The resort, she understands, is expensive (another thing she’s learning: the value of expense, especially to him). The main lobby, opulent; their bungalow, pristine. He all but vibrates with excitement, taking her hand as she steps over the threshold—and she wants to ask why. Wants to understand the origin of this, of his sudden bent towards recklessness (and why he wants to run away), but he kisses her again and she forgets all her questions.

You like it? he asks and she says yes, yes, of course, and feels warm all over when he smiles.

Out through the bungalow’s back wall (all full-length windows and sliding glass doors) she can see the ocean lapping in a constant pull against the beach, the sand a long and glittering bar. Bright, now, even in the fall of twilight, catching and refracting the dazzle of a waxing Gemenon.

He has dinner brought to them on that beach, out on the patio where the salty breeze tastes tangy in the back of her throat, and when they’re through, he pulls her up and close to him, swaying them both to the rhythm of the tide. Humming some tune to himself that she doesn’t recognize, that sounds out of key anyway.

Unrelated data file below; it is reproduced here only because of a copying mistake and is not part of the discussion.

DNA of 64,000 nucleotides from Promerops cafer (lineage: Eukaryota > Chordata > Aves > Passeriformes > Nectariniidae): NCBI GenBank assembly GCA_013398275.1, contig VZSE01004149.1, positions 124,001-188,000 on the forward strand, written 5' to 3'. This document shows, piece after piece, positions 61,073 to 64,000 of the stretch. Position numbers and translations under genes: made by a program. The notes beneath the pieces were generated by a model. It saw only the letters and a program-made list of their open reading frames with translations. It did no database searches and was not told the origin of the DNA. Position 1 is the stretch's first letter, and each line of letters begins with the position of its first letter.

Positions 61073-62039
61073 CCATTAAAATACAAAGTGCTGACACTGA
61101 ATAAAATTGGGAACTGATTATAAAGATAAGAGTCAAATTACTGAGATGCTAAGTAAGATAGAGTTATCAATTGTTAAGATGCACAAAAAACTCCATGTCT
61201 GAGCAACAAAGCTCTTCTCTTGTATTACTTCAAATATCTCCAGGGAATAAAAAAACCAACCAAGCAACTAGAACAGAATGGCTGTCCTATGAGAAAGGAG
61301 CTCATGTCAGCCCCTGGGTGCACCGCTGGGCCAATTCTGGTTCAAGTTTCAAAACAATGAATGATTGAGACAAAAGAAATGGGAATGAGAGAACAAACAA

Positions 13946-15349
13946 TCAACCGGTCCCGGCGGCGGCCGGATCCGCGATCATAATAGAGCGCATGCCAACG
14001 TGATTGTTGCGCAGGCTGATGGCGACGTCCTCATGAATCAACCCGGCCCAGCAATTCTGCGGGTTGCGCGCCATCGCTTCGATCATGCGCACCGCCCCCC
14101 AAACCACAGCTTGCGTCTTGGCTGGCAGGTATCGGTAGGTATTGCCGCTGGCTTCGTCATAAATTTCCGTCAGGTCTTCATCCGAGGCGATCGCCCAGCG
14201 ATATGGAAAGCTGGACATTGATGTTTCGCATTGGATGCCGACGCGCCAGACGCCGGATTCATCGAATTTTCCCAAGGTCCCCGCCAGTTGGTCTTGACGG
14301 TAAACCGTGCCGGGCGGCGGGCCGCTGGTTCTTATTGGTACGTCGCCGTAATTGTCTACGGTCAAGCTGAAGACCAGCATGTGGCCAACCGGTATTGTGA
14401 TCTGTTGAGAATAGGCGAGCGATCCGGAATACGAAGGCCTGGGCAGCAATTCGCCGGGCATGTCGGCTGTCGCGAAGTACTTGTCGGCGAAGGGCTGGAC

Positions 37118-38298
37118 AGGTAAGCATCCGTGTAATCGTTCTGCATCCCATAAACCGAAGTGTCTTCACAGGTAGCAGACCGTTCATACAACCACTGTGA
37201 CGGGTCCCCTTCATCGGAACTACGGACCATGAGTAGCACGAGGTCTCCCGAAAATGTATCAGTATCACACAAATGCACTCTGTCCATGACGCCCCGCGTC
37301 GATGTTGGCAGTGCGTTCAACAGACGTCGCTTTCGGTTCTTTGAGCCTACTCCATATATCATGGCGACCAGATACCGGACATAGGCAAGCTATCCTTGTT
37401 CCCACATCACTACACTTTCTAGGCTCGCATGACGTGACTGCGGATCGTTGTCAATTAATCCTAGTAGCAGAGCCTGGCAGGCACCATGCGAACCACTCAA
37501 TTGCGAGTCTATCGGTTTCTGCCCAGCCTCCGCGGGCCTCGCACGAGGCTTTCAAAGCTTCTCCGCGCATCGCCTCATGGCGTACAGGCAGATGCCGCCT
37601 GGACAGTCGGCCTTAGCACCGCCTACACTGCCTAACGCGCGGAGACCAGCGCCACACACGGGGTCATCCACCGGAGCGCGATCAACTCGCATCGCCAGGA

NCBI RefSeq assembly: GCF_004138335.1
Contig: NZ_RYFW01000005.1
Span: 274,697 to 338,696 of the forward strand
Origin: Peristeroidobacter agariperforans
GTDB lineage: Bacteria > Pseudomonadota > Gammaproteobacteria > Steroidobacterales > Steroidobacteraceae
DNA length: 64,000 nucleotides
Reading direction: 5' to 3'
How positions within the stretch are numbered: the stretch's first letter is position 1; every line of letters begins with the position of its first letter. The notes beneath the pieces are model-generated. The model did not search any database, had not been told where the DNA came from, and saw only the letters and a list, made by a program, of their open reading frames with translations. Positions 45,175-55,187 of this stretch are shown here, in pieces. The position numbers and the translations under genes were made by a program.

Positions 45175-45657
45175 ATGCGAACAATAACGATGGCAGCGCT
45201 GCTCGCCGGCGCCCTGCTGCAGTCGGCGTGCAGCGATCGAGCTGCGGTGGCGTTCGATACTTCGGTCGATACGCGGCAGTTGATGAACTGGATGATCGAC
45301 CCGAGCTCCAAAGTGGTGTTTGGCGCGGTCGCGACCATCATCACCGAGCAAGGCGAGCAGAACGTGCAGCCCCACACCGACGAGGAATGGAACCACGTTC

Dizzy in the cool air, dizzy from their bubbly drinks (the ones he’d poured for her, so ceremoniously, as though this were a gesture that she ought to recognize and understand), she tucks her face against his neck. Breathes in deep to keep from laughing the laugh that she can feel building up inside her. A shudder of excess energy, mirthless and shivering.

He asks her what is it and she tells him nothing because she can’t find a way to say anything else, doesn’t know how to explain—and, suddenly, is afraid to try. A vision of everything upended and undone; the recognition that the wrong words could put an end to this (this thing that she didn’t realize, until this very moment, she was so afraid of losing). Nothing, she says again, and presses her mouth to his pulse.

When he laughs, low and self-satisfied (a particular and carnal sound) it vibrates through and through her.


She wakes before him to the pastel bleed of dawn, out along the sea’s horizon. The bedsheets are cool against her back, tangled and bunched up around her waist. She blinks, muzzy, into the slow-lightening world, and shifts to look at him, the bedding rustling as she moves.